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Korean Literature


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Korean literature is the body of literature produced by Koreans, mostly in the Korean language and sometimes in Classical Chinese. For much of Korea's 1,500 years of literary history, it was written in Hanja. It is commonly divided into classical and modern periods, although this distinction is sometimes unclear. Korea is home to the world's first metal and copper type, world's earliest known printed document and the world's first featural script.
General overview
In general, the written arts have a tradition in epigraphic inscriptions on stones, in early tombs, and on rarely found bamboo pieces that formed early books. Repeated invasions and sacking of the east and west capitals, as well as the difficulty in preserving written texts on bamboo, make works before 1000 rare. Those works were entirely written in Chinese characters, the language of scholars, but of course incorporated Korean words and mindset. Medieval scholars in Korea learned and employed written Chinese as western schoolmen learned Latin: as a lingua franca for the region. It helped cultural exchanges extensively.

Notable examples of historical records are very well documented from early times, and as well Korean books with movable type, often imperial encyclopedias or historical records, were circulated as early as the 7th century during the Three Kingdoms era from printing wood-blocks; and in the Goryeo era the world's first metal type, and books printed by metal type, most probably of copper, were produced, fully two hundred years before the work of Johann Gutenberg or William Caxton who, to most Westerners, "invented" the first printing presses.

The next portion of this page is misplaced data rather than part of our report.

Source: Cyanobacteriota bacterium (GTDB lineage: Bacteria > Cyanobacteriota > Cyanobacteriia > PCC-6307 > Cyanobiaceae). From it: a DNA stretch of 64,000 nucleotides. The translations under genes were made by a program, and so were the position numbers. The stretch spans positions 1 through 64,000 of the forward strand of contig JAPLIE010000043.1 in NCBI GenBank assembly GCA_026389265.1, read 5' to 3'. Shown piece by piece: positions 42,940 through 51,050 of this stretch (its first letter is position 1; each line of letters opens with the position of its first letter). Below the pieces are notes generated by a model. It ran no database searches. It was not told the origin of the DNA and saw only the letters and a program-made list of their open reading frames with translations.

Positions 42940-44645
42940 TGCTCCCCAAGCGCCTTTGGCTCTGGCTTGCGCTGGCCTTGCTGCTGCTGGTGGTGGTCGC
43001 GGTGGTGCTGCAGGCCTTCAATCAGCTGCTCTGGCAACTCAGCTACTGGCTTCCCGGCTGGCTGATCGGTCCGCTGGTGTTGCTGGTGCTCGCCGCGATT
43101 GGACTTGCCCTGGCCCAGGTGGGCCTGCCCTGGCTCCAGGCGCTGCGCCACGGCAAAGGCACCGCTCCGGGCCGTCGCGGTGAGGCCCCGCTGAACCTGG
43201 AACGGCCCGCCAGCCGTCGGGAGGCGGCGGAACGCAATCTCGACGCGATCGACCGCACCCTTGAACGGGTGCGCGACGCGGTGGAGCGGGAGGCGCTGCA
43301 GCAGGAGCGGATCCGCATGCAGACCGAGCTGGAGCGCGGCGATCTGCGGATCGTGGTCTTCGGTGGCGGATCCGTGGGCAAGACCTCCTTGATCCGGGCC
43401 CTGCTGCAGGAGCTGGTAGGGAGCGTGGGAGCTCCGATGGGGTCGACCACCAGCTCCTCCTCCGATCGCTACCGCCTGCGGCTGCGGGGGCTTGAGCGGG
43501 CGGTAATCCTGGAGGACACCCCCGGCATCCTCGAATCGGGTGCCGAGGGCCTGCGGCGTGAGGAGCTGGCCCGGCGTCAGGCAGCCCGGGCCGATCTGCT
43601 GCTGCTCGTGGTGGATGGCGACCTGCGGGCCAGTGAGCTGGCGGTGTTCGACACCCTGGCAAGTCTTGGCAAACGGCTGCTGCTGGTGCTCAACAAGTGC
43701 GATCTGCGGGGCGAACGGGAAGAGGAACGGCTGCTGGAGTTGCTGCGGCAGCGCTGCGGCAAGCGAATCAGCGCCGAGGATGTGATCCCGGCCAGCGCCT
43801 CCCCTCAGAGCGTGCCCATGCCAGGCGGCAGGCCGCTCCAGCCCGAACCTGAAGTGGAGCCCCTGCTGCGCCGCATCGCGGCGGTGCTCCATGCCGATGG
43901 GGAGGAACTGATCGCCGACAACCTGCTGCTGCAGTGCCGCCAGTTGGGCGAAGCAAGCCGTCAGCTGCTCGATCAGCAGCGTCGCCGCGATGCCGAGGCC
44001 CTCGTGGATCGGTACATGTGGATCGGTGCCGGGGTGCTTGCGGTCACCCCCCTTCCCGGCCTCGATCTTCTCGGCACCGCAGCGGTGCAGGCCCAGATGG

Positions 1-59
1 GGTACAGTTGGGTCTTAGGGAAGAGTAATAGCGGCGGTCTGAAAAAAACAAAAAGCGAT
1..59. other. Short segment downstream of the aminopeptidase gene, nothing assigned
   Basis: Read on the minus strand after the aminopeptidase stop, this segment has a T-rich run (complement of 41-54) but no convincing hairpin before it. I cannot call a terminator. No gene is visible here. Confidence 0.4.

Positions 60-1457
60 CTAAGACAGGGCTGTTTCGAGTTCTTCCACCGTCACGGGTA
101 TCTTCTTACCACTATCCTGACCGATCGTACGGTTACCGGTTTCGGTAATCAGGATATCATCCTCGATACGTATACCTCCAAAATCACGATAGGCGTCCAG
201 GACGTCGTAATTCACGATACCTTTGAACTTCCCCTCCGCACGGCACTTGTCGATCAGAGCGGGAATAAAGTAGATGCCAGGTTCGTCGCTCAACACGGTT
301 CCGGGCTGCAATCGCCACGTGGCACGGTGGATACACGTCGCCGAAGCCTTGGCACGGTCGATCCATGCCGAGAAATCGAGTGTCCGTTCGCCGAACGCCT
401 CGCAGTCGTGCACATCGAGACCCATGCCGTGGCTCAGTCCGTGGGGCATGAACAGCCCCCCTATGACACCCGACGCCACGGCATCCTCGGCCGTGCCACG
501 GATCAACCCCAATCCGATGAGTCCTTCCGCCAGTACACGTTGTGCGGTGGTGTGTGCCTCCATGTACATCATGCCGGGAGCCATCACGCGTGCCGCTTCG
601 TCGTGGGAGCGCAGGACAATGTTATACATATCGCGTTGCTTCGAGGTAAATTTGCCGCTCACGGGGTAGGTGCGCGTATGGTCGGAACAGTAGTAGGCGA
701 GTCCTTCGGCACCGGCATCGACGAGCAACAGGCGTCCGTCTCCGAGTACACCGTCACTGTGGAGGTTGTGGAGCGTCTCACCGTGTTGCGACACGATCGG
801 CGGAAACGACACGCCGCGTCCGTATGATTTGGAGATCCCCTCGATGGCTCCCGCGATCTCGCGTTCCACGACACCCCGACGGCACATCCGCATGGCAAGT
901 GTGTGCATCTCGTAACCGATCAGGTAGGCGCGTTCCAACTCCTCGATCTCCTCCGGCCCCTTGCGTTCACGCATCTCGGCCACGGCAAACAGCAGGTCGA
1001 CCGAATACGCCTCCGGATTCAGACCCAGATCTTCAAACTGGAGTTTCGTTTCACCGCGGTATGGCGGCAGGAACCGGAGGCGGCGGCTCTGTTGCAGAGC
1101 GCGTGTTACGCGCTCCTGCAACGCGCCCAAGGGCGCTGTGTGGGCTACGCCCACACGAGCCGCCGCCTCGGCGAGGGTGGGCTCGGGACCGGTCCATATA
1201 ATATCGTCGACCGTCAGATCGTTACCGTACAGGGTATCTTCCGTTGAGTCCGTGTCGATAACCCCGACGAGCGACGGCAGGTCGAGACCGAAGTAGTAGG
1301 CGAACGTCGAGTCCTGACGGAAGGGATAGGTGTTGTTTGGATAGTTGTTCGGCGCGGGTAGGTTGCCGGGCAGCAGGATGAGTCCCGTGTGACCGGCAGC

Scriptoria have existed since the beginning of the culture, and rose to great importance inBuddhist and later Confucianist schools with circulation of texts, inter-lineal glosses, and commentaries from those religions. Most Buddhist literature was recited aloud, had limited repeated vocabulary, and was used for deeply impressing religious states, or for memory training or mnemonics.
Genres are similar to Chinese, and even western ones. There are epics, poetry, religious texts and exegetical commentaries on Buddhist and Confucianist learning; translations of foreign works; plays and court rituals; comedies, tragedies, mixed genres; and various kinds of novels.

Radioplays and screenplays are extensive, few have been translated, many are archived but not available to the public. And no research work has been done in this area. Translation work of the most famous Korean literature has been slow. During the colonial period, creative writing in Korean was forbidden, and there are few works of literature published at home from 1910 to 1945. Works by exiles in Shanghai, and other regions, are little known. The overseas Korean writers, expatriates, have had limited success other than in travel literature, which is widely read.

Korean epic is best represented by works such as Yi Gyu-bo's King Dongmyeong of Goguryeo (Dongmyeongwangpyeon), which derives much of its influence from narrative histories done by writers such as Lee Je-hyeon (hangul: 이제현, hanja: 李齊賢), and before that Lee In-ro (hangul: 이인로, hanja: 李仁老), Lee Gyu-bo (hangul: 이규보, hanja: 李奎報), and Choi Chu for battlefield histories and stories.

To some extent 20th century literature under Western influence has moved to separate integrated art forms such as calligraphy to the standardization of printed books. The 21st century though has revived integrated art forms of literature in Korean animated blogs, and over-designed, visually dense homepages and websites. Manhwa, or illustrated novels, are very popular.
Contemporary Korean literature is robust as Korea is a nation of readers. Book prices are low, and writers are respected, with many having academic positions as well as being well known on television.




Classical Poetry
Classical Korean literature has its roots in traditional folk beliefs and folk tales of the Korean peninsula. There are four major traditional poetic forms: hyangga ("native songs"); pyolgok ("special songs"), or changga ("long poems"); sijo ("current melodies"); and kasa ("verses"). Other poetic forms that flourished briefly include the kyonggi-style, in the 14th and 15th centuries, and the akchang ("words for songs") in the 15th century. The most representative akchang is Yongbi och'on ka (1445–47; Songs of Flying Dragons), a cycle compiled in praise of the founding of the Yi dynasty. Korean poetry originally was meant to be sung, and its forms and styles reflect its melodic origins. The basis of its prosody is a line of alternating groups of three or four syllables, which is probably the most natural rhythm to the language.